Is Your Tax Strategy Sabotaging Your Ability to Buy A Home?

Posted by Andrew Fortune on Monday, December 29th, 2014 at 8:35am. 10,643 Views

Is Your Tax Strategy Sabotaging Your Ability to Buy a Home?It's almost the start of another year, which means that tax season will be upon us shortly. Many people will be planning the best ways to structure their income tax to pay as little money out of pocket as possible. This may backfire on you if you plan on purchasing a house with a mortgage in the next few years though. Are you one of the many Americans who claim as many income tax deductions as possible? If so, you will definitely want to continue reading this article to find out how effective your tax strategy may be.

A while back, I had some clients who wanted to buy a house in Fountain, CO. They contacted me to get started with the home buying process. The first step in this kind of relationship is to make sure that they can get pre-approved for a mortgage. I gave these home buyers a few options for local lenders to help them get started. They ended up choosing a loan officer who I happened to know well. He called me to say that my client's pre-approval looked good so far. He was still waiting on their previous income tax statements to verify their income amounts though.

The next day, these buyers sent me a few homes that they wanted to see and we were off to look at some properties. As we were out looking, I received an email from the lender that he just received my buyers previous income tax forms. He had some bad news for us- my buyers were no longer approved for a mortgage. I stopped to call him to get some more information, even though I had a suspicion of what the problem might be.

The lender explained that the buyers gave him the GROSS amount that they made each year, rather than the NET Taxable Income. My clients were asked for the Adjusted Gross Income (AGI), which is the taxable amount on their income tax statements. They gave the loan officer their GROSS income instead of the AGI. They did not know the difference between the GROSS amount and the taxable amount. When they looked back to determine how much money they made each year, their only focus was on their total income earned . They hired a CPA to do their taxes and didn't pay attention to the difference between their GROSS income and their taxable income.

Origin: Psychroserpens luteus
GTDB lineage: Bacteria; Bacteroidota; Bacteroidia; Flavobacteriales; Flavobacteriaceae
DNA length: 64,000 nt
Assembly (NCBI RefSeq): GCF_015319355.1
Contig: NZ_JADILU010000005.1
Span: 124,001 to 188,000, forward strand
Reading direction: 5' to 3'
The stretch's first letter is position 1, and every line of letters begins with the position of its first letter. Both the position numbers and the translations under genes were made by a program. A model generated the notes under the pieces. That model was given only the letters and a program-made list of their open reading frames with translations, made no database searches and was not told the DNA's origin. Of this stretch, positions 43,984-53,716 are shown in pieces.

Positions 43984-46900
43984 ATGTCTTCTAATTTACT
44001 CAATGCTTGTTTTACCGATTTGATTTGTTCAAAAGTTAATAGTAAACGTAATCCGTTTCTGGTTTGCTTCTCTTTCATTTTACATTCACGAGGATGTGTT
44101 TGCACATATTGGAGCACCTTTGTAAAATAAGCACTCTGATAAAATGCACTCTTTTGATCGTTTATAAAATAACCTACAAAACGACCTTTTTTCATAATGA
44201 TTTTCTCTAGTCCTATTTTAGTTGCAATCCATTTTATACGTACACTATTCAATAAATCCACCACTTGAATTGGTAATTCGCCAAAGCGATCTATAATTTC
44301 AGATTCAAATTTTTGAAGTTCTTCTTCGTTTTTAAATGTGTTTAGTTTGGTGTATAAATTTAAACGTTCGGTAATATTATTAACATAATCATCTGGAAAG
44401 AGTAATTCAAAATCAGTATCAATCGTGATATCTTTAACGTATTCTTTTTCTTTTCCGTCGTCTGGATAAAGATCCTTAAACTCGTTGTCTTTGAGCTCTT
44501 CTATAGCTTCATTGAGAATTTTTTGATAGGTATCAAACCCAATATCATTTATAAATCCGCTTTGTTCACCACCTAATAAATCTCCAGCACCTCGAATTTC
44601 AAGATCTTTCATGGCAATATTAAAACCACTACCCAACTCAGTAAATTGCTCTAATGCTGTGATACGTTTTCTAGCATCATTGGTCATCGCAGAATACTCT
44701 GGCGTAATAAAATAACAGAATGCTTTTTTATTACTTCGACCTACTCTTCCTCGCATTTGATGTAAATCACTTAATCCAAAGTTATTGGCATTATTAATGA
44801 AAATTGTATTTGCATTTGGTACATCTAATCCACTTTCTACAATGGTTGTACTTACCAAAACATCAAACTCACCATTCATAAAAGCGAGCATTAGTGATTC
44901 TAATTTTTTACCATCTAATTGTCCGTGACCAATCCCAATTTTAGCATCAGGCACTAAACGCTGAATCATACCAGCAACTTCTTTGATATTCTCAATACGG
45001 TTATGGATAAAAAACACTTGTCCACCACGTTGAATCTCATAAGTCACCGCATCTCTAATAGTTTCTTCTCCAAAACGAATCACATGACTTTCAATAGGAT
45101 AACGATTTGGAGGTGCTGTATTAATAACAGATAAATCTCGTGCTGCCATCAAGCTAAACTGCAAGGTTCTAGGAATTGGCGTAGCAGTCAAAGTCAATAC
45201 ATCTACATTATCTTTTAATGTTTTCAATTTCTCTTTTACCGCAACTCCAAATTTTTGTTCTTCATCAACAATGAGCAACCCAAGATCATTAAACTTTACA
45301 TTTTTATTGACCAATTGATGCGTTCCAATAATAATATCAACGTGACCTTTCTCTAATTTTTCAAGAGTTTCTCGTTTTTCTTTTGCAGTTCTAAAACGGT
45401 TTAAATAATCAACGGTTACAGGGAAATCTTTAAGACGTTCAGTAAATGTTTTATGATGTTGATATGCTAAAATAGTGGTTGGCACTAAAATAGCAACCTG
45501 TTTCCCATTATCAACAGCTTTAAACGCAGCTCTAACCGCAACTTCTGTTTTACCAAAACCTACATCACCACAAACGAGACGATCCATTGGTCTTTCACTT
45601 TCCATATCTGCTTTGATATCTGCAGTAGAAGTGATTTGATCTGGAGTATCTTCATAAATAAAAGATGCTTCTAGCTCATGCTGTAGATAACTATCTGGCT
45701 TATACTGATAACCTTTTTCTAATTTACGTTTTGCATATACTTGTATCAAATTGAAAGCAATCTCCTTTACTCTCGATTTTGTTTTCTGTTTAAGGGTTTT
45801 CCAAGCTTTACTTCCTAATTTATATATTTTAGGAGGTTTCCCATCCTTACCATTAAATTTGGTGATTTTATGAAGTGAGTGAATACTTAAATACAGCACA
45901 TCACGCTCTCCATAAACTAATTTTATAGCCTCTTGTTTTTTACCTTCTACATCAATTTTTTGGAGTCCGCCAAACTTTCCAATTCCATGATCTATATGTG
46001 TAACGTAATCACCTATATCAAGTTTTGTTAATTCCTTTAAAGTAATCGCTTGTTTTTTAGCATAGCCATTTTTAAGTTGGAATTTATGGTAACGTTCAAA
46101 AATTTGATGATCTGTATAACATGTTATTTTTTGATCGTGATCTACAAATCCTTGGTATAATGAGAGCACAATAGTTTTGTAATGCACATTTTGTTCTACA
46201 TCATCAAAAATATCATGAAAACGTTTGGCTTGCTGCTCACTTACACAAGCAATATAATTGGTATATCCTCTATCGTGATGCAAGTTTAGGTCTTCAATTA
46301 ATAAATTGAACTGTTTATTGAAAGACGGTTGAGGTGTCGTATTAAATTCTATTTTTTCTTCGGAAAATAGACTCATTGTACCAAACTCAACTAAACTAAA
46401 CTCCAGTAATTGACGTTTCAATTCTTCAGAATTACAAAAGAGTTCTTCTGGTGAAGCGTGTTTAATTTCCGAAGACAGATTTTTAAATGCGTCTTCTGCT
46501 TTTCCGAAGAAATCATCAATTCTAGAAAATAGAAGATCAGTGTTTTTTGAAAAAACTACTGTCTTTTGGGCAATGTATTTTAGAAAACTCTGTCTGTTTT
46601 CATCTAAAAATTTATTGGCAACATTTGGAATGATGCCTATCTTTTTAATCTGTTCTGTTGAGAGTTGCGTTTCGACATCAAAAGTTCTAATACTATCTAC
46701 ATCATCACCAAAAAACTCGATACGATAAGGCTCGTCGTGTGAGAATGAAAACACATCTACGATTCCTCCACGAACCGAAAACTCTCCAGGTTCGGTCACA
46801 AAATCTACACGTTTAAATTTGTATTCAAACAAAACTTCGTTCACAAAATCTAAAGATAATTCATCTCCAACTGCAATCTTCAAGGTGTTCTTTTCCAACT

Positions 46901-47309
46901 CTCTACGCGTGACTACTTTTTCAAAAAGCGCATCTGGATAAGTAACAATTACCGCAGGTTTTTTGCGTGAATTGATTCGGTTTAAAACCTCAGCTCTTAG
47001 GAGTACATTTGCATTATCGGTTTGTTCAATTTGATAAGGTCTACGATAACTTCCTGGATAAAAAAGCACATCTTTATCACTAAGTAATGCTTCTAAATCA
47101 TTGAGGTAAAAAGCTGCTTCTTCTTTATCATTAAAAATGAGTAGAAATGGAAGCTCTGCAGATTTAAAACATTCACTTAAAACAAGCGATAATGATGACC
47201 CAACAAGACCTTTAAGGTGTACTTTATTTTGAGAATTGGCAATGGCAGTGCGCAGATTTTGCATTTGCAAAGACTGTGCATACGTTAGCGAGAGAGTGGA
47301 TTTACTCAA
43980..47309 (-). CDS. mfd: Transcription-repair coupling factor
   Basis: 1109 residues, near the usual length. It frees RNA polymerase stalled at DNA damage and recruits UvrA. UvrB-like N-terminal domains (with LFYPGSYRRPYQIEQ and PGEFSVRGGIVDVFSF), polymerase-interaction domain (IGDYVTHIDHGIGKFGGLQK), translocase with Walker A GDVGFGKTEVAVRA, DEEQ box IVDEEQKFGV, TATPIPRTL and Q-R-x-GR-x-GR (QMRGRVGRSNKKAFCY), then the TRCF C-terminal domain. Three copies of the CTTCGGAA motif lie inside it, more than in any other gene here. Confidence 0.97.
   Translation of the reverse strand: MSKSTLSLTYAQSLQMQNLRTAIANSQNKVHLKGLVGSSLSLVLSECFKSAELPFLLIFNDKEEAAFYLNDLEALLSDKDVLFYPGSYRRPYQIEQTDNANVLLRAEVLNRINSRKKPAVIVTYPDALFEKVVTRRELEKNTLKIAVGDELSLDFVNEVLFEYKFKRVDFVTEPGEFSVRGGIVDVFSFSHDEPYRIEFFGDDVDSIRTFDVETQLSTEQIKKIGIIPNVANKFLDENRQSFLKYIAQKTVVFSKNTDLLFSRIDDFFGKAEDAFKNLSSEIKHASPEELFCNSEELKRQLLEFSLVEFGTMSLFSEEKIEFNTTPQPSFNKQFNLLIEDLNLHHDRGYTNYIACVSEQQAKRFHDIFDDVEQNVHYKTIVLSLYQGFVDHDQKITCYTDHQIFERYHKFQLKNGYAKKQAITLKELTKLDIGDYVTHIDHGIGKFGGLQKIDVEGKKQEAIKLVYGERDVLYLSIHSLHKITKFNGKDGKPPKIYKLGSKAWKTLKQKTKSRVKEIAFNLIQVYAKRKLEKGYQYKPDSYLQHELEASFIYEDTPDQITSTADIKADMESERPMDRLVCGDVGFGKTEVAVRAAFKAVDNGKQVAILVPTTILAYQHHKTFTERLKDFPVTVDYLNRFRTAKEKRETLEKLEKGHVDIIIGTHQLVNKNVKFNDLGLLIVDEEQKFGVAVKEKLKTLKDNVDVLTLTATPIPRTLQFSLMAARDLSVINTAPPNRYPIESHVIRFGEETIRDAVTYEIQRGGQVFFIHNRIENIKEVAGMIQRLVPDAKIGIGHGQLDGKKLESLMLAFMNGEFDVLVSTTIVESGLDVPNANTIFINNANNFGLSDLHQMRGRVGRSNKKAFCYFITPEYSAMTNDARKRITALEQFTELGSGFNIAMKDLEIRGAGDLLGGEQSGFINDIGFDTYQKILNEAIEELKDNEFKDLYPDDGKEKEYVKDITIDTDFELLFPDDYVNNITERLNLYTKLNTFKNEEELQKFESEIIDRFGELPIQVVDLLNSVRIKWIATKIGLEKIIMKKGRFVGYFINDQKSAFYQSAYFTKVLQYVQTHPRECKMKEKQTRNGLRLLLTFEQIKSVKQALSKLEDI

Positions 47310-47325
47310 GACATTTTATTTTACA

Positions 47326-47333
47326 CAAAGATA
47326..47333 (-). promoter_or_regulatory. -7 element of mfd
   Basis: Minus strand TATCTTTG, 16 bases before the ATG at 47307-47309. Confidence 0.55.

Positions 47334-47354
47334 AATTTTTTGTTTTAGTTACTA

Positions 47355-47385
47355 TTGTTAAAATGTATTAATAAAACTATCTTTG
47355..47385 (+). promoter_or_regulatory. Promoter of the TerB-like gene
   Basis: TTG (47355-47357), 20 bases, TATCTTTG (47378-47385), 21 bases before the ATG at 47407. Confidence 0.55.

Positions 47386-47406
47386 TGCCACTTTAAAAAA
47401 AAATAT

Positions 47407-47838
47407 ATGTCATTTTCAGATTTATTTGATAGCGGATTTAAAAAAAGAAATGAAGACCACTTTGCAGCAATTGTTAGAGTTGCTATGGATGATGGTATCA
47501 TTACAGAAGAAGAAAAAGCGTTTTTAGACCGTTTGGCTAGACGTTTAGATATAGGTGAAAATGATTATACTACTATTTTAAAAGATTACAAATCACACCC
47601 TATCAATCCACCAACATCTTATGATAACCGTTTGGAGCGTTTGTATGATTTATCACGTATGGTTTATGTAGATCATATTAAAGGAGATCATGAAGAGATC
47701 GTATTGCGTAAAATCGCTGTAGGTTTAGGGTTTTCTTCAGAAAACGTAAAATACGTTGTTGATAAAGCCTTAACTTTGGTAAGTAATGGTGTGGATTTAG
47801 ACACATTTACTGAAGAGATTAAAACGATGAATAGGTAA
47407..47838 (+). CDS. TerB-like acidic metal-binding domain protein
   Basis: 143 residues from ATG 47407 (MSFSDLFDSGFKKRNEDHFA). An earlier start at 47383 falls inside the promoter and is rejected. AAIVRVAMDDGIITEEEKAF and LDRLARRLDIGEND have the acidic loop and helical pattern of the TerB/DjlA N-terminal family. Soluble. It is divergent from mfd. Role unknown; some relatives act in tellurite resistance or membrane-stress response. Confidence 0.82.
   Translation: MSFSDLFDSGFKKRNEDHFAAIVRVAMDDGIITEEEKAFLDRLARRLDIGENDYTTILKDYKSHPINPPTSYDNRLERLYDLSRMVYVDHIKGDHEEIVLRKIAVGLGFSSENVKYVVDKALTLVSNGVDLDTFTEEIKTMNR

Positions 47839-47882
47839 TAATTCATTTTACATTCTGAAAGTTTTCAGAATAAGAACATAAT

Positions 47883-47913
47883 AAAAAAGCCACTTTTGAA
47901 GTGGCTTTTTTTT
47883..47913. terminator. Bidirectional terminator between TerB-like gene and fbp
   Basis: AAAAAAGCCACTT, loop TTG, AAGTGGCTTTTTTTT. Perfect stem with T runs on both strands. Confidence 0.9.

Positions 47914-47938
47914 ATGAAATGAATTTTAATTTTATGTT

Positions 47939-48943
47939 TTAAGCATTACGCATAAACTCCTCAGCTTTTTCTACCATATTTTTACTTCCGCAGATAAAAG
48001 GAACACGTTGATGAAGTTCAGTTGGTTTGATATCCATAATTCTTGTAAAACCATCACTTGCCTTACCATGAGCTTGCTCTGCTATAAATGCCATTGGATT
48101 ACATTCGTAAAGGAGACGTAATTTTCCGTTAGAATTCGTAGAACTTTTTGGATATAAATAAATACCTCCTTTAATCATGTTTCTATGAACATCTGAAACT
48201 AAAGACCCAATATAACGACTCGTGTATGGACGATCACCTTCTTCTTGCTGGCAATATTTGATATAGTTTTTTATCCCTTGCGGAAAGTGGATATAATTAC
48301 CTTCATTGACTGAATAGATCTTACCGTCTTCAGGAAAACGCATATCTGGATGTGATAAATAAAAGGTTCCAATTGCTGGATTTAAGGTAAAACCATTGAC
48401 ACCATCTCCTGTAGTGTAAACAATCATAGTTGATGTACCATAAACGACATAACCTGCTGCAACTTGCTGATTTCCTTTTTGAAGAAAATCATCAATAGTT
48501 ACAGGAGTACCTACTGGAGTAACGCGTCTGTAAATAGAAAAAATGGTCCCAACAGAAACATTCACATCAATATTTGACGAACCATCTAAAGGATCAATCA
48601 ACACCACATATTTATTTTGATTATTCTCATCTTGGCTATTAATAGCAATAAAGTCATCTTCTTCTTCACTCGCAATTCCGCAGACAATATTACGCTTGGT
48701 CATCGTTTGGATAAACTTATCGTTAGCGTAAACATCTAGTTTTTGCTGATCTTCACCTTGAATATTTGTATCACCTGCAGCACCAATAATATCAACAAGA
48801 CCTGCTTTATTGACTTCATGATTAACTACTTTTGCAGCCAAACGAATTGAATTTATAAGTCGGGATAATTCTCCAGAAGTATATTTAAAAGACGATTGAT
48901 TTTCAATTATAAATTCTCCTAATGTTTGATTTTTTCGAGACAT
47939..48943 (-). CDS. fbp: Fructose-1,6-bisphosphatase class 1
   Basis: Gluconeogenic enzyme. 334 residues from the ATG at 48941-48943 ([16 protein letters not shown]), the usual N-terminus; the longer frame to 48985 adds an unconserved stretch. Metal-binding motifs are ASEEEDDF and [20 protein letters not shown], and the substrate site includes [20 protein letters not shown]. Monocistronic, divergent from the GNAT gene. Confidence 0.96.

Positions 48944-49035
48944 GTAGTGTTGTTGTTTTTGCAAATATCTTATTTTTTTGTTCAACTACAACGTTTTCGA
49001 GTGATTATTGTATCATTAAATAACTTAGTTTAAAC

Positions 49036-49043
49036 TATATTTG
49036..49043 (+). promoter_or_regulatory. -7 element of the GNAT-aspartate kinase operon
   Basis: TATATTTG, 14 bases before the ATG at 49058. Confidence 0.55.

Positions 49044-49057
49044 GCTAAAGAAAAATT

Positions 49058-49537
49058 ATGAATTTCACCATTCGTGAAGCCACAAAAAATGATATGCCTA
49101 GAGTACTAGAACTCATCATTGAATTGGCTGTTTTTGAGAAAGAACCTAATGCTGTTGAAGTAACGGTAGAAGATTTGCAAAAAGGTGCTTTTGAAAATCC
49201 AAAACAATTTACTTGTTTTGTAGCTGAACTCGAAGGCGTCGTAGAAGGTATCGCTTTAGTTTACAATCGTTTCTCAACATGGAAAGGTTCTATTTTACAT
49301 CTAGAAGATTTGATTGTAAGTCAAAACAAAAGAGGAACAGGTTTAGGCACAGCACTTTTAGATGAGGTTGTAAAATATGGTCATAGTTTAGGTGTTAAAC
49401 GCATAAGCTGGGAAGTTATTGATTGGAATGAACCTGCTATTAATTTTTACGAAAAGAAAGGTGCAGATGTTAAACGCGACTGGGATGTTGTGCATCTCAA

Your Taxable Income Determines Your Loan Options, Not Your Gross Income!

Here's the problem: My buyers had claimed over $40,000 in tax deductions each year. This brought their taxable income down below the amount needed to qualify for a mortgage. They were self employed, which has even more impact on your income tax requirements. Self employment tax is different than other forms of income tax.

My clients were proud of their GROSS income and felt that it should be enough to justify qualifying for a mortgage. They were disappointed to find out that their GROSS income is not the amount that mortgage companies use to qualify home buyers. My clients had never bought a home and were unaware of the financial paper trail needed to properly qualify for a home loan.

Your Loan Amount Is Determined By Taxable Income

When you apply for a mortgage, your loan amount and approval is based off of your taxable income (AGI). For example, if you make $100,000 a year and claim $40,000 in deductions, you're only going to be able to qualify for a loan based off of $60,000. This can dramatically change your purchasing power and home buying options. Your taxable income will be used to determine your available loan options.


 

Strategize Your Taxes Before Applying for a Mortgage

The bottom line is that you need to strategically plan your income taxes to get the best loan options possible. My advice would be to talk to a good loan officer years before you are ready to purchase a home. Make sure that your taxable income is in line with the type of mortgage that you would like to be approved for. If you hire someone to do your taxes, talk to them about this information and let them know your future home buying goals.

The difference between the rates given to someone claiming $100,000 and $60,000 can be significant. It may not make financial sense to claim every possible deduction when filing your taxes next year. It's wise to determine how much you will save by claiming tax deductions and compare that with how much you will save on your loan terms. This can save you money and undue stress the next time you need to get pre-approved for a mortgage loan.


Structure Your Taxes Strategically Before Applying For a Mortgage


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Andrew FortuneHi There! I'm the founder of Great Colorado Homes and the creator of much of the content on this website. Thanks for taking the time to read this article. Please feel free to leave a comment in the message box below, or to share this article on social media with someone who might benefit from it. I appreciate your time here on this site and am always open to suggestions and ideas from our readers. Feel free to contact me anytime at andrew@greatcoloradohomes.com


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1 Response to "Is Your Tax Strategy Sabotaging Your Ability to Buy A Home?"

Rob Shepherd wrote: So many times this happens even for those NOT self-employed. Um, this is the money you actually HAVE to pay a mortgage payment, people. Good reminders!

Posted on Thursday, February 12th, 2015 at 2:29pm.

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